If you haven’t much else to do and Google “how to grow a beard,” you will almost immediately find links to “3 Ways to Grow a Beard” and “17 Ways to Grow and Keep Facial Hair.” Not to mention “22 Steps to Growing a Beard (with pictures).”
Do it yourself is fine unless I’m doing it myself. Yourself is probably much better.
I interviewed a Fairy Godmother this past week. Kecia Lewis, as you may have read about in the Friday Entertainment section, plays the Fairy Godmother in the national tour of “Rodgers + Hammerstein’s Cinderella.” It’s coming this week to the Durham Performing Arts Center.
Welcome to your new electronic health records portal, ushering in a new generation of high-tech medicinal confusion. Here you will have immediate access to all the frustration and time-wasting that in the past you could only get by going directly to the doctor’s office.
If you haven’t experienced combat, you don’t know what it’s like. No matter how many times we watch “Band of Brothers” or “Saving Private Ryan,” or even “The Longest Day,” we don’t know what it was really like during World War II. No one does for sure, unless they were there. So I don’t know what it’s like.
It’s time we stand by our records, so let the record show that my opponent has pulled the wings off insects.
Nail polish. It’s not as minor as you think.
I have a basket of little glass bottles of nail polish, which I’ve used daily since I began painting my nails as a solution to stop biting them. I had orange glittery nail polish on last week for Halloween. It’s part of daily life, something seemingly minor, a cosmetic. But maybe it’s more than that.
Not too long ago, at a celebratory event, I found myself dancing with my young adult daughter. Afterward, as I was receiving oxygen, my daughter said she wanted to tell me something.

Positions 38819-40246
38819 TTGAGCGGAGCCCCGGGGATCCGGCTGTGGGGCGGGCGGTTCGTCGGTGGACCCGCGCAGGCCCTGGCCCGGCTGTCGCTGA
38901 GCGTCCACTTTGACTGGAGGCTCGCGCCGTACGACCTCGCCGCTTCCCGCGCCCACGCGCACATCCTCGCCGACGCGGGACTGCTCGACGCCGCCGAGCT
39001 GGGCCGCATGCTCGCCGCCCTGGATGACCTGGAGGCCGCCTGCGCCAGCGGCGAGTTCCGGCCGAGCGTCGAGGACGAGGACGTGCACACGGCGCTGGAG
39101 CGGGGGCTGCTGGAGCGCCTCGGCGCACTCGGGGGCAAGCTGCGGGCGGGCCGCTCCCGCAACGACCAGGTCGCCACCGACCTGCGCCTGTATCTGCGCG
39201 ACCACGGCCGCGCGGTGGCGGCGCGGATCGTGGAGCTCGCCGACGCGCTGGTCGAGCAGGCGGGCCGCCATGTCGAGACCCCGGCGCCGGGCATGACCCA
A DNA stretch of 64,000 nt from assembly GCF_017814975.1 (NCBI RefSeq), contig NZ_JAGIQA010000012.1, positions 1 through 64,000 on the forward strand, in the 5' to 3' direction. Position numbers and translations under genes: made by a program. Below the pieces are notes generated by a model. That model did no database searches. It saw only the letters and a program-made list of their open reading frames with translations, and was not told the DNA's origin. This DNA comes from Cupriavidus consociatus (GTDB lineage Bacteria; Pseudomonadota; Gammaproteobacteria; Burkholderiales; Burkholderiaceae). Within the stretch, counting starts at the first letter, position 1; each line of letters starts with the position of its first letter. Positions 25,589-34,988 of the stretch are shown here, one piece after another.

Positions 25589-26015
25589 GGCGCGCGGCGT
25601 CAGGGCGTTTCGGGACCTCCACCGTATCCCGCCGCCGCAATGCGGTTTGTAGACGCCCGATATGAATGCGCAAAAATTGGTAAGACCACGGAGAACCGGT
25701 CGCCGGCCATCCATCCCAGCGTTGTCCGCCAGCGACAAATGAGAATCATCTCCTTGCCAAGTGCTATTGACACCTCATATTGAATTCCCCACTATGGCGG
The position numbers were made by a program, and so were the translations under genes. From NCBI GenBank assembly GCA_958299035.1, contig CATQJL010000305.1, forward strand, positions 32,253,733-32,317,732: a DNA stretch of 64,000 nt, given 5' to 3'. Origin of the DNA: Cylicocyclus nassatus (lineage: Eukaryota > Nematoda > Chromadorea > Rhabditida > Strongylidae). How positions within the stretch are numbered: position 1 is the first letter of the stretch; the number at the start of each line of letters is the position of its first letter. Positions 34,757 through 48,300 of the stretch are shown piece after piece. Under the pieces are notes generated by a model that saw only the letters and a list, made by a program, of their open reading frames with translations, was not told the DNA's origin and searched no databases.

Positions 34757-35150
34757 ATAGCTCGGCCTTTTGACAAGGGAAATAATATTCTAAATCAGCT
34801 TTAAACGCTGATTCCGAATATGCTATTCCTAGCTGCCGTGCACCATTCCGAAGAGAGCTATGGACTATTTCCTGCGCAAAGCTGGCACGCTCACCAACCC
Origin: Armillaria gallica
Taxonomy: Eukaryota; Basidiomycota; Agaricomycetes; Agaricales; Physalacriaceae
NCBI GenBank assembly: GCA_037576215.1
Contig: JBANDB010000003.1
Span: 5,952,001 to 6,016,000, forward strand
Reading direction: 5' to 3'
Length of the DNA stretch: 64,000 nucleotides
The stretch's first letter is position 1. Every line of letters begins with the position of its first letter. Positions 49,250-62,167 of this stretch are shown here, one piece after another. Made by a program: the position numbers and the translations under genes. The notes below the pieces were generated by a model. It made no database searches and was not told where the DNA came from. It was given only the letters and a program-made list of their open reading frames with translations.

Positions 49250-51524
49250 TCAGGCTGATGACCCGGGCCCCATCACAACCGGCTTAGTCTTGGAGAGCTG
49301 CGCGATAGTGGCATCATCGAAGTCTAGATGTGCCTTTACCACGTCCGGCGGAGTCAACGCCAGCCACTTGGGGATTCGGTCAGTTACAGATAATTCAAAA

Everyone who goes to the N.C. State Fair annually probably also has an annual tradition, too. They always go on a certain ride, eat a certain fried food, see a certain exhibit, or visit particular animals.
In a stunning decision that sent lawyers on both sides running to their checkbooks to see how much more they could charge for their advice, the U.S. Supreme Court today refused to issue an injunction against any further injunctions.
I was all set to write a column griping about the high cost of attending an ACC football game. Tickets are $60 each now, which is costly for a family outing and all that goes with it. The recession has taken its toll on the wallets of college fans, and home televisions offer a cheaper view, if not the game day experience. I’m all about the game day experience.
All I wanted, really, was to buy a new pair of sneakers. Of course, nobody sells sneakers anymore.
When I interviewed Durham native April Parker Jones this past week for a story about her starring on the Tyler Perry soap opera “If Loving You Is Wrong” on the Oprah Winfrey Network, we talked about a lot of things, including Durham. Parker Jones grew up here, and it was her sister Cynthia Harris, who lives here, who clued me in on Parker Jones’ new show.
This is update 8.02.4/6, designed to replace update 8.02.4/5, which replaced 8.02.4/4, which was supposed to greatly enhance your reading experience but instead locked your newspaper onto the paid obituary page.
In sixth grade, I was a crossing patrol. I never rode a school bus, as every place we lived was within the one-mile walking distance radius because it builds character. As a walking crossing patrol, my station was about a block from home, at a corner. I wore my orange patrol belt and waited each morning for the dozen or so kids to come walking by on their way to the two elementary schools in our neighborhood (one K-3, the other 4-6). If the kids came over the hill on the other side of the street, I crossed over to them. My job was to look both ways for traffic, then tell the younger kids when it was safe to cross and walk with them. Then after they were all gone, I walked to the primary school myself and rode the few blocks over to my school with all the other patrols, including bus patrols.